IF IT GROWS FROM A BULB, IT IS PROBABLY TOXIC.
I’m loving the spring blooms! They put a smile on my face. Naturally, I feel like a guilty witch saying that some of these pretty flowers can be very dangerous for dogs. Puppies are particularly at risk because they love to explore and chew everything in sight. Unfortunately, such a lesson can backfire, so you need to be aware of the plants and signs of poisoning.
Remember that the bulbs are most toxic. Leaves and flowers are also problematic, but to a lesser degree. However, it is important to seek immediate veterinary help if your dog chews or ingest any part of the plant.
Snowdrops, especially the bulbs, stems and leaves, contain phenanthridine alkaloids galantamine and lycorine that cause vomiting, salivation, diarrhoea, seizures, low blood pressure and lack of coordination.
Tulips & hyacinths bulbs contain calcium oxalates and lactones. Signs of poisonings include drooling, mouth irritation, vomiting, diarrhoea, fast heart beat, breathing difficulties. High doses can be fatal.
Crocuses from the Iridacea family usually appear in spring. They are less toxic than the crocus-like flowers from the Liliaceae family that bloom in September but produce the highly toxic leaves in the spring. The spring plants can cause diarrhoea and vomiting. The Liliaceae crocuses lead to intestinal bleeding, bloody diarrhoea, seizures, liver and kidney damage, breathing difficulties and death.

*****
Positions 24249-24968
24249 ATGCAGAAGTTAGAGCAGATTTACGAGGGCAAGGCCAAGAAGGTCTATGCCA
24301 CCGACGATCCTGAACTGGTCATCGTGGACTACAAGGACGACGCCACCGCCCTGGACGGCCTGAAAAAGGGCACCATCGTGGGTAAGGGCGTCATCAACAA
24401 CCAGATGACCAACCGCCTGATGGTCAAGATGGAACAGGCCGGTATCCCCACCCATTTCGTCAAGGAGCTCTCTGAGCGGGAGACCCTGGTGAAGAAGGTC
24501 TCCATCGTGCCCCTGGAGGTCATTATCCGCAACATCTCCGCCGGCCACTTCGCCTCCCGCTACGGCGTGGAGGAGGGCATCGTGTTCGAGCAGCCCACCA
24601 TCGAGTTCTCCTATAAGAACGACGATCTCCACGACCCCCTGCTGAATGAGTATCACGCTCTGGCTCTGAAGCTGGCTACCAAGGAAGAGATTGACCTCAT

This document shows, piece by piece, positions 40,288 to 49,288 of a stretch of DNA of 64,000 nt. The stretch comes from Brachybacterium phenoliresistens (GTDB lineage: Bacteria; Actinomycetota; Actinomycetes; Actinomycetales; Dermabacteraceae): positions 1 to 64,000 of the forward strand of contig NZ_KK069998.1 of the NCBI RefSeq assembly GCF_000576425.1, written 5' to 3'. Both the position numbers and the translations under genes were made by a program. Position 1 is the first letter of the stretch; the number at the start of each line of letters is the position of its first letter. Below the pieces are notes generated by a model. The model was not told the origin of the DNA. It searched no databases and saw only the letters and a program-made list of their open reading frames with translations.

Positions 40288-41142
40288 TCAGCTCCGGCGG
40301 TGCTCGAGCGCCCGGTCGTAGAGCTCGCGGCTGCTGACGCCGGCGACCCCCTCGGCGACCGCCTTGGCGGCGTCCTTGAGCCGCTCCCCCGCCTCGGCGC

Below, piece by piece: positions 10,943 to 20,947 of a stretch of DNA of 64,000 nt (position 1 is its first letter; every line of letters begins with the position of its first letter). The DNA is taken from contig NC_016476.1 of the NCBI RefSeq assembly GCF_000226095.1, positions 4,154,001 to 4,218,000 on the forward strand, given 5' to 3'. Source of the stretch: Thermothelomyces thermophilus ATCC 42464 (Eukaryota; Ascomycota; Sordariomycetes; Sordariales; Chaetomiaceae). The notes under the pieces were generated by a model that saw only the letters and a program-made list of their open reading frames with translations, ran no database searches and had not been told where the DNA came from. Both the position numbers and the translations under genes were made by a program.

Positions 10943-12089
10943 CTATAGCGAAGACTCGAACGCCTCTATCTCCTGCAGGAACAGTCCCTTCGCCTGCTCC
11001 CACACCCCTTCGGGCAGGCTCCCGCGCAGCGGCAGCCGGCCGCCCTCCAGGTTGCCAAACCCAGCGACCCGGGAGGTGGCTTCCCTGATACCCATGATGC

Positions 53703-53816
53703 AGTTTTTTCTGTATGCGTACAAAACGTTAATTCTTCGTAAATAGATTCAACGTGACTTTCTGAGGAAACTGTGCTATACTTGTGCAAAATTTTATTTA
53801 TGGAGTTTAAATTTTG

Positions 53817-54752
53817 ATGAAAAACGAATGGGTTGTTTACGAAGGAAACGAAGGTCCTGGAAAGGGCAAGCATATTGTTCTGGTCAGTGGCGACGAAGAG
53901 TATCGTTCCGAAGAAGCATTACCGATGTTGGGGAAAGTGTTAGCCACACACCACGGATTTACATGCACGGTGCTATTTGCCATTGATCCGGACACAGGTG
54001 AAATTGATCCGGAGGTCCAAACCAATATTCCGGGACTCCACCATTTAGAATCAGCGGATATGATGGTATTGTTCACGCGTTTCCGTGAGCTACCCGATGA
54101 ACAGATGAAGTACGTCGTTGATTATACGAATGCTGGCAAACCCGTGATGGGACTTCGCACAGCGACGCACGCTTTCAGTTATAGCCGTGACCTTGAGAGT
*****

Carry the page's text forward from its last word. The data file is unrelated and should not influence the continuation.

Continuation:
Daffodil flowers, leaves and bulbs contain lycorine and galantamine that cause irritation of the mouth and digestive tract and leads to vomiting. Other signs are drooling, diarrhoea, stomach ache, breathing difficulties and abnormal heart beat.
If you suspect that your dog chewed or swallowed any of the above – take him to the vet as soon as possible before any signs of poisoning appear. It’s better to be smiled at for being a paranoid puppy mum (and trust me, most vets will not judge you at all!) than wait and wonder.